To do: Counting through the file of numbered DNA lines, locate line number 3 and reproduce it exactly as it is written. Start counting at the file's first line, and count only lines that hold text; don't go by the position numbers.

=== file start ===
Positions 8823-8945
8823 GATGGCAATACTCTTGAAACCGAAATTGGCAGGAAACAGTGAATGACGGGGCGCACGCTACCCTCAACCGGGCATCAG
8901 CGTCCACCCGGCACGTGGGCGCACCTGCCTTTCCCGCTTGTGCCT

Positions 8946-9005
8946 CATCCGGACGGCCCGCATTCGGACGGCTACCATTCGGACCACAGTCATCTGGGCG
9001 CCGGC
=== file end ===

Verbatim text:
8901 CGTCCACCCGGCACGTGGGCGCACCTGCCTTTCCCGCTTGTGCCT